The summertime brings an optimal opportunity to renovate your home. From perfecting the landscaping to adding new fixtures to your patio or deck, home owners revel for the chance to upgrade their property. One thing that should be at the top of everyone’s list is considering whether or not you need to improve your roof (which can increase your home’s value). Because after all, the calm and precipitation-less summer is the best time to add a new roof.
What Are the Three Types of Roofing?
If you’re looking for a new roof, there are three primary roofing types to consider: bonnet roofs, gable roofs, and flat roofs. Bonnet roofs have twin slopes, and the higher slope provides room for a small attic or vaulted ceiling. Gable roofs, also known as peaked roofs, have triangular outlines, which are particularly useful for shedding snowfall easily. Finally, flat roofs have no pitch but a slight dip to collect and drain water runoff.
Each roof type brings its own benefits, but AWS Roofing of Florida focuses exclusively on flat roofing. With over 30+ years of experience, we know the flat roof product is ideal for most customers, especially in the Florida area. We’ve been family-owned and providing both commercial and residential services since 1987.
Pros and Cons of Flat Roofing
Flat roofs are most common for commercial buildings. The application process is straight-forward, affordable, and effective. Additionally, they allow extra overhead space for HVAC systems. Flat roofs are also a good choice for houses in high rainfall areas, which makes them ideal for Florida.
On the other hand, flat roofs used to have the reputation for leaks and repairs. Newer technology and material options have gone beyond what flat roofs were several years ago. This is especially important to make them waterproof, combating leaks better than ever.
With that overview, let’s dive into the different types of flat roof options.
Built-Up Roof (BUR)
This is the most common flat roof type, or at least it was just a decade ago. Built-up roofs use several layers of an asphalt material that’s embedded in bitumen. Asphalt shingles encountered the issue of a low pitch, which the built-up roof solves. The asphalt and bitumen make a monolithic roof membrane; this process is repeated to make two to four piles of thickness. Finally, contractors apply crushed stone granules on the top layer, which protects against UV rays and weather.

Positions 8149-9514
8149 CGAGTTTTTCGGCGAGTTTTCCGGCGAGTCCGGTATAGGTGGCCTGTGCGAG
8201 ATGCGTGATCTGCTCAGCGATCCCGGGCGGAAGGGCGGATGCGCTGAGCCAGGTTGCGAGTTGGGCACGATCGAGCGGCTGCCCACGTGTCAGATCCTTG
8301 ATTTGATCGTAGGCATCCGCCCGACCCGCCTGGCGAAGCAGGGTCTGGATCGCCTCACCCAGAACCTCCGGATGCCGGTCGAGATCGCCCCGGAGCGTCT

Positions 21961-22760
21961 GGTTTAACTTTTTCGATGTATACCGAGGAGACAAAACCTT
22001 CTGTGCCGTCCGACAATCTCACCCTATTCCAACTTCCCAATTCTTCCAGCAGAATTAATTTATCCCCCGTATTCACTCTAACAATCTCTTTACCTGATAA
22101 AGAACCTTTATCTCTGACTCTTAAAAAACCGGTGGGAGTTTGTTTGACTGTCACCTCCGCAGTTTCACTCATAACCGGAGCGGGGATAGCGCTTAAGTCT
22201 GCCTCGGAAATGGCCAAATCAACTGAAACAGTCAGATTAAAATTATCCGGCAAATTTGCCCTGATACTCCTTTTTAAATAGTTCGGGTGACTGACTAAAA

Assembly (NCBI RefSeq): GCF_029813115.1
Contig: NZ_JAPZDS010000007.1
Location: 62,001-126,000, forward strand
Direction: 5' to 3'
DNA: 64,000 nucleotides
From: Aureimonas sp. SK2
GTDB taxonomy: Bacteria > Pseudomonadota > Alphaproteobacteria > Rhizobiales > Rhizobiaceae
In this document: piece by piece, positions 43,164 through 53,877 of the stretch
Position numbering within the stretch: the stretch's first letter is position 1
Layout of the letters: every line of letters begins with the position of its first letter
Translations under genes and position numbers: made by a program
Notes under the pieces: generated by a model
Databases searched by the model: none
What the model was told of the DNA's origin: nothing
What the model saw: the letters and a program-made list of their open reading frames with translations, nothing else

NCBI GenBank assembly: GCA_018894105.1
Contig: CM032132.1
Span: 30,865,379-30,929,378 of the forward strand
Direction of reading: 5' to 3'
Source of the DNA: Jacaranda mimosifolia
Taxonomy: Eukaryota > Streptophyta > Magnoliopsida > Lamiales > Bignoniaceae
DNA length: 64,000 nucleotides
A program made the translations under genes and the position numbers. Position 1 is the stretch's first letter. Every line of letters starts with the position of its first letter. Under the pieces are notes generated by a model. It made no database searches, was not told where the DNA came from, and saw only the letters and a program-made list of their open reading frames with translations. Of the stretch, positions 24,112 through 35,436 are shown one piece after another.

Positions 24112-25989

Single Layer Membrane Roof
The single layer membrane roof is newer roofing technology. It’s also the common choice for commercial roofs. Within single layer membrane roofs, there are a few different varieties: polychloroprene, ethylene propylene diene monomer (EPDM), polyvinyl chloride (PVC), chlorinated polyethylene and chlorosulfonated polyethylene sheets, and polymer-modified bitumens.
We understand those can be technical names, so we’ll simplify it. EPDM is the most common single layer membrane roof, for either residential or commercial properties. The application process is easy because it’s just one layer. This flat roof can withstand temperature changes and impact better since it’s constructed of synthetic rubber or polymer.
Modified Bitumen Roofing
Modified bitumen roofing (MBR) was designed as a replacement for built-up roofing. MBR has the same material as built-up roofing except it adds polymer reinforced roof wear layers (or, “cap sheets”). The application process can vary depending on the project, so installation is either hot, torch, cold applied, or self-adhered. A large benefit of a MBR flat roof is the polymer improves elasticity and flexibility for lower temperatures.
What Flat Roof Lasts the Longest?
Most flat roofs typically last up to 20 years. But many factors can affect that number, including the type of flat roof. Specifically, the ethylene propylene diene monomer (EPDM) lasts the longest because its design effectively endures strong weather conditions.
Contact AWS Roofing for a Free Flat Roof Estimate
AWS Roofing would love to provide a new roof for your home. It’ll be the perfect summer touch to withstand the tough winter and rainy spring next year and for years to come. We service Edgewater, Daytona Beach, and many other areas.